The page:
Stress in the early stage of development, especially in early adolescence, has a long term impact on the brain and behaviors so that increases the risk of mood disorders significantly. Autophagy is one of the basic functions to maintain cell homeostasis, which plays an important role in brain development and stress responses.Recent clinical and experimental evidence has shown that patients who suffered from mood disorders and relevant model animals had abnormal autophagy responses, but its role in the pathogenesis of psychopathology and its correlation with specific symptomatic phenotypes are still unclear. Whether and how autophagy influences the susceptibility to early stress induced disease is not understood yet.
Adolescence is a high incidence and sensitive period for kinds of mood disorders. While social stress is an important predisposing factor for mood disorders. The established adolescent social stress paradigm and adult forced swimming stress were carried out in the investigation of 1) basal emotional behaviors and susceptibility to subsequent stress at adulthood; 2) brain basal autophagy activity and response to subsequent stress; 3) relationship between emotional behavior and autophagy responses inner brain. Sucrose preference test, three chambers social behavior test, and forced swimming test were conducted to evaluate depressive behavior. Open field tests and eleva ted plus maze tests were perform ed to assess anxiety behavior. The social avoidance test was used as an indicator of experience related fear behavior. Weste rn blot experiments were carri e d out to detect the expression levels of autophagy-related proteins in emotion-related brain regions, including the medial Prefrontal cortex (mPFC) and subcortical limbic regions (hippocampus, amygdala, nucleus accumbens, and hypothalamus). The upstream autophagy protein Beclin-1, LC3II protein which is located in the membranes of the autophagosome, and the autophagy substrate degradation marker p62 were chosen as the biomarkers of autophagy flow.
Results: 1) Adolescent social defeat stress stably induced fear behavior and decreased interest in social interaction in adult mice, but no significant changes in anxiety behaviors at baseline. Adult animals which experienced adolescent social defeat stress behaved more anxious in open field test after the second hit, suggesting susceptibility to secondary stress. 2) In the stress group, the expression of LC3II in the hippocampus decreased in the basal state of adult mice, indicating a lower autophagic level. While it expressed the opposite trend after the second hi t. The expression levels of LC3II and Beclin 1 in the medial prefrontal cortex were decreased after secondary stress, indicating decreased autophagy levels. However, there were no significant changes in the expression of autophagy related proteins in the a mygdala, nucleus accumbens and hypothalamus. 3) Correlation analysis suggested fear behavior was negatively correlated with autophagy activity in the medial prefrontal cortex and positively correlated with autophagy activity in the hippocampus after second ary stress. There was a significant positive correlation between social interest and medial prefrontal autophagy activity. There was a marginal correlation between animal anxiety behaviors in the open field and LC3II protein expression in mPFC after the se condary stress.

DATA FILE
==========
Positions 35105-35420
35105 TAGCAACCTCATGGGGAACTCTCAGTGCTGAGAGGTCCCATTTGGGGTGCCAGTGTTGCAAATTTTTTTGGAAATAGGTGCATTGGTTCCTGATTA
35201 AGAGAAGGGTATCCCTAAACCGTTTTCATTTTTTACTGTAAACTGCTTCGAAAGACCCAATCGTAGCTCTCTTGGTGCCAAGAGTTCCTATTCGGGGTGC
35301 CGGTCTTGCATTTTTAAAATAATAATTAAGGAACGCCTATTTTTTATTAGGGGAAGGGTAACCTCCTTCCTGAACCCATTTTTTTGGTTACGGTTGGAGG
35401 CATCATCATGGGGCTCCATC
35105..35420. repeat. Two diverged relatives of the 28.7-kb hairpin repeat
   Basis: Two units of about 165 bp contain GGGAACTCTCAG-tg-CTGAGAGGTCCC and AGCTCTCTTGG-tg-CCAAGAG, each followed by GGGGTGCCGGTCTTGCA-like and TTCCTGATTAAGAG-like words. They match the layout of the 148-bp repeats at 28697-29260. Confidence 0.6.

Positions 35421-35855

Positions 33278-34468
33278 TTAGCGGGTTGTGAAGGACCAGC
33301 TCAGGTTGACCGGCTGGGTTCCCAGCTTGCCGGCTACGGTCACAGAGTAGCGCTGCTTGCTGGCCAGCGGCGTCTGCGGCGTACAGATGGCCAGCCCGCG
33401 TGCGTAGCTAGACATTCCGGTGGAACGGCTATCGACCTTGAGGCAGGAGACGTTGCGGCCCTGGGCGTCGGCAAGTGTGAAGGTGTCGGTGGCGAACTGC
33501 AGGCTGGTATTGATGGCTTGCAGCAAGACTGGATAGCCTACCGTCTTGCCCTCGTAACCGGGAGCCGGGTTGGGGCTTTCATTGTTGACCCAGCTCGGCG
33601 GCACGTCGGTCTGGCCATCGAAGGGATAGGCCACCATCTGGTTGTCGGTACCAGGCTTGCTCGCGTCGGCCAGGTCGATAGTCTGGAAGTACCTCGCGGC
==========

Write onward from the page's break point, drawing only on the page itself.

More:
Conclusion: In this study, we found autophagy activity changes in the emotion regulating brain region may be involved in the long lasting effect of adolescent social stress on adulthood emotional behavior, which provides new evidence to fur ther study the role of autophagy in early stress induced susceptibility to mood disorders.